The Kelvin temperature scale is the principal temperature scale used in cryogenics and science. The kelvin is also one of the seven base units in the Système International d’Unités (SI) and is the unit of thermodynamic temperature. Thermodynamic temperature is a fundamental physical quantity (like mass, length or electrical current) and must equal zero at … Continue reading Kelvin Temperature Scale
Month: September 2011
The Joule-Thomson (JT) effect is a thermodynamic process that occurs when a fluid expands from high pressure to low pressure at constant enthalpy (an isenthalpic process). Such a process can be approximated in the real world by expanding a fluid from high pressure to low pressure across a valve. Under the right conditions, this can … Continue reading Joule-Thomson Effect
One of the challenges of using superconducting magnets is the connection of the magnet to a room temperature power supply. This is accomplished via current leads. The trick is that current leads should ideally have a low heat leak, since they connect room temperature to cryogenic temperature, while at the same time they should have … Continue reading Current Leads
Multilayer insulation (also referred to as superinsulation) is a key component in the reduction of heat leak to cryogenic systems due to thermal radiation. MLI consists of a series of uncooled reflective surfaces placed in the vacuum space between two surfaces, one warmer than the other. Generally speaking, for ideal systems the reduction in thermal … Continue reading Multilayer Insulation
Transfer lines may in some real sense be thought of as the cryogenic fluid analogy of current leads. While current leads carry electrical power to where it’s required in a cryogenic system, transfer lines do the same with cryogenic fluids. Transfer lines range in complexity from very simple U-tubes containing only one fluid line to … Continue reading Transfer Lines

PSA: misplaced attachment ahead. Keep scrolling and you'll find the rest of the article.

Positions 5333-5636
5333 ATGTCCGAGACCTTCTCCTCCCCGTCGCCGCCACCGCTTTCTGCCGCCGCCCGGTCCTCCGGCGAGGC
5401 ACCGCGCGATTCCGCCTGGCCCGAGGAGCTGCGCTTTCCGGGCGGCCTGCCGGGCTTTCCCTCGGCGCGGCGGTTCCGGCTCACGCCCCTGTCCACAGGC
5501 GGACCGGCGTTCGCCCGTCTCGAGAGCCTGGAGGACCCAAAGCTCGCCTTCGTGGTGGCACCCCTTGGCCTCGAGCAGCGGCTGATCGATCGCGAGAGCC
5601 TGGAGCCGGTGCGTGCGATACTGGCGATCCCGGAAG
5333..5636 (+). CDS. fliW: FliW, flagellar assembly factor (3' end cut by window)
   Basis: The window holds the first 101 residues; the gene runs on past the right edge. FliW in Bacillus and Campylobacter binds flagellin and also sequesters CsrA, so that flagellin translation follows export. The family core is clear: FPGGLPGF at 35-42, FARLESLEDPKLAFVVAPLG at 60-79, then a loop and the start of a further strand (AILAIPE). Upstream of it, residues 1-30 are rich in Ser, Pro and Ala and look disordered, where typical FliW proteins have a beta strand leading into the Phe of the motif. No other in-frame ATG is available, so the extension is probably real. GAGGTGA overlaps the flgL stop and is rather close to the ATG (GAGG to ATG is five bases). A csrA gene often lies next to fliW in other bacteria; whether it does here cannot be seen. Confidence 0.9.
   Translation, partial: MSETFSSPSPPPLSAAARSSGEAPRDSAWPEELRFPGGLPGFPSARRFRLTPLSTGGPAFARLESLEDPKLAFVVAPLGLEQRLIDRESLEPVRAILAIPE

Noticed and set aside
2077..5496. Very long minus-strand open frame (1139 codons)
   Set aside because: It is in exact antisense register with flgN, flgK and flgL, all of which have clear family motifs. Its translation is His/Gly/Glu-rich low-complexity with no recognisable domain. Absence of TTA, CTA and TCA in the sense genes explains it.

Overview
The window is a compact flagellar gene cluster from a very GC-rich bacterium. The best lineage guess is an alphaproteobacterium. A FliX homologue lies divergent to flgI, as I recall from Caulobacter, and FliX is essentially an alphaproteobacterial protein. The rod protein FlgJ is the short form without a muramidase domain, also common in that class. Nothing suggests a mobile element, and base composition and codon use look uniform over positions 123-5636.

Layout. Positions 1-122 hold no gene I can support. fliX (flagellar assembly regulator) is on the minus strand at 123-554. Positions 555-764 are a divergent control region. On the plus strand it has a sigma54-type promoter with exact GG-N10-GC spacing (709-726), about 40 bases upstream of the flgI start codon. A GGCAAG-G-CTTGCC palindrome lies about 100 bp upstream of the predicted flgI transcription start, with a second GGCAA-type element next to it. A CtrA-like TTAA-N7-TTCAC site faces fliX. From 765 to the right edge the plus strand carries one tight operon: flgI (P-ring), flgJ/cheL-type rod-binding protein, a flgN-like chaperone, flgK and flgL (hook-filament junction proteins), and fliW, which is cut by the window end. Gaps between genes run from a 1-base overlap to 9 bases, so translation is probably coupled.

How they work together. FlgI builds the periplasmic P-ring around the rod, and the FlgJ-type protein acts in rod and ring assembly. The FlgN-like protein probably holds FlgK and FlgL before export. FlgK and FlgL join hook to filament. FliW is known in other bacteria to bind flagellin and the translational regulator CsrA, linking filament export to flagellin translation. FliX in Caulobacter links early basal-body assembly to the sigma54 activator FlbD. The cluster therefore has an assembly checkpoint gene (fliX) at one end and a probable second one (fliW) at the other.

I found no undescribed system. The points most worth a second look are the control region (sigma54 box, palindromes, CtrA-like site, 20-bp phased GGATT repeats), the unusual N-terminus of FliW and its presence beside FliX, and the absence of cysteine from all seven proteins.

Zero Boil Off cryostats are those that contain liquid cryogens but are designed to eliminate or vastly reduce the boil off of the liquid. These cryostats combine some of the advantages of Cryogen-Free systems (e.g. ease of use and long operational lifetime) with the advantages associated with a reservoir of liquid cryogens. Such a reservoir can … Continue reading Zero Boiloff
Cryomodule is a term that is most commonly used to refer to cryostats that contain superconducting radio frequency (SRF) cavities. Such cavities are used to accelerate charged particle beams and are a major component of modern particle accelerators. Using the term cryomodule to refer to cryostats containing SRF cavities appears to stem from the original … Continue reading Cryomodule
Adiabatic Demagnetization Refrigeration
Reaching temperatures below 1K requires different techniques than the various helium gas cycles found in large scale refrigeration plants and small cryocoolers. One of these techniques is Adiabatic Demagnetization Refrigeration (ADR). This technique takes advantage of the fact that the entropy of paramagnetic materials in a magnetic field is lower than when no field is present. … Continue reading Adiabatic Demagnetization Refrigeration